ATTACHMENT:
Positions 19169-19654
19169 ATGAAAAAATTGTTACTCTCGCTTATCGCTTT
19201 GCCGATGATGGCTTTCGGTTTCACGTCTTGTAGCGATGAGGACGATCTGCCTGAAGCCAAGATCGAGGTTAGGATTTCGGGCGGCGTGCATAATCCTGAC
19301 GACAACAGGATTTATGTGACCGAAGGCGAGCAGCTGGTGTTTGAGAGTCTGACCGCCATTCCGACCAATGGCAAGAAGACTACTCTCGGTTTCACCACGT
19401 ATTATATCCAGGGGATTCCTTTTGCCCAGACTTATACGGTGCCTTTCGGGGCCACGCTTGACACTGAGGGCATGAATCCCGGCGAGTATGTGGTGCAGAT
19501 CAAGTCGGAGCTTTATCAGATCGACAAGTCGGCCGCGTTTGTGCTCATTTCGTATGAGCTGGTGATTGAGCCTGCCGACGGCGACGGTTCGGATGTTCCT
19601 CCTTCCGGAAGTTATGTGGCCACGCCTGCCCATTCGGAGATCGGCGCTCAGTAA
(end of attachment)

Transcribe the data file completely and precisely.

Positions 19169-19654
19169 ATGAAAAAATTGTTACTCTCGCTTATCGCTTT
19201 GCCGATGATGGCTTTCGGTTTCACGTCTTGTAGCGATGAGGACGATCTGCCTGAAGCCAAGATCGAGGTTAGGATTTCGGGCGGCGTGCATAATCCTGAC
19301 GACAACAGGATTTATGTGACCGAAGGCGAGCAGCTGGTGTTTGAGAGTCTGACCGCCATTCCGACCAATGGCAAGAAGACTACTCTCGGTTTCACCACGT
19401 ATTATATCCAGGGGATTCCTTTTGCCCAGACTTATACGGTGCCTTTCGGGGCCACGCTTGACACTGAGGGCATGAATCCCGGCGAGTATGTGGTGCAGAT
19501 CAAGTCGGAGCTTTATCAGATCGACAAGTCGGCCGCGTTTGTGCTCATTTCGTATGAGCTGGTGATTGAGCCTGCCGACGGCGACGGTTCGGATGTTCCT
19601 CCTTCCGGAAGTTATGTGGCCACGCCTGCCCATTCGGAGATCGGCGCTCAGTAA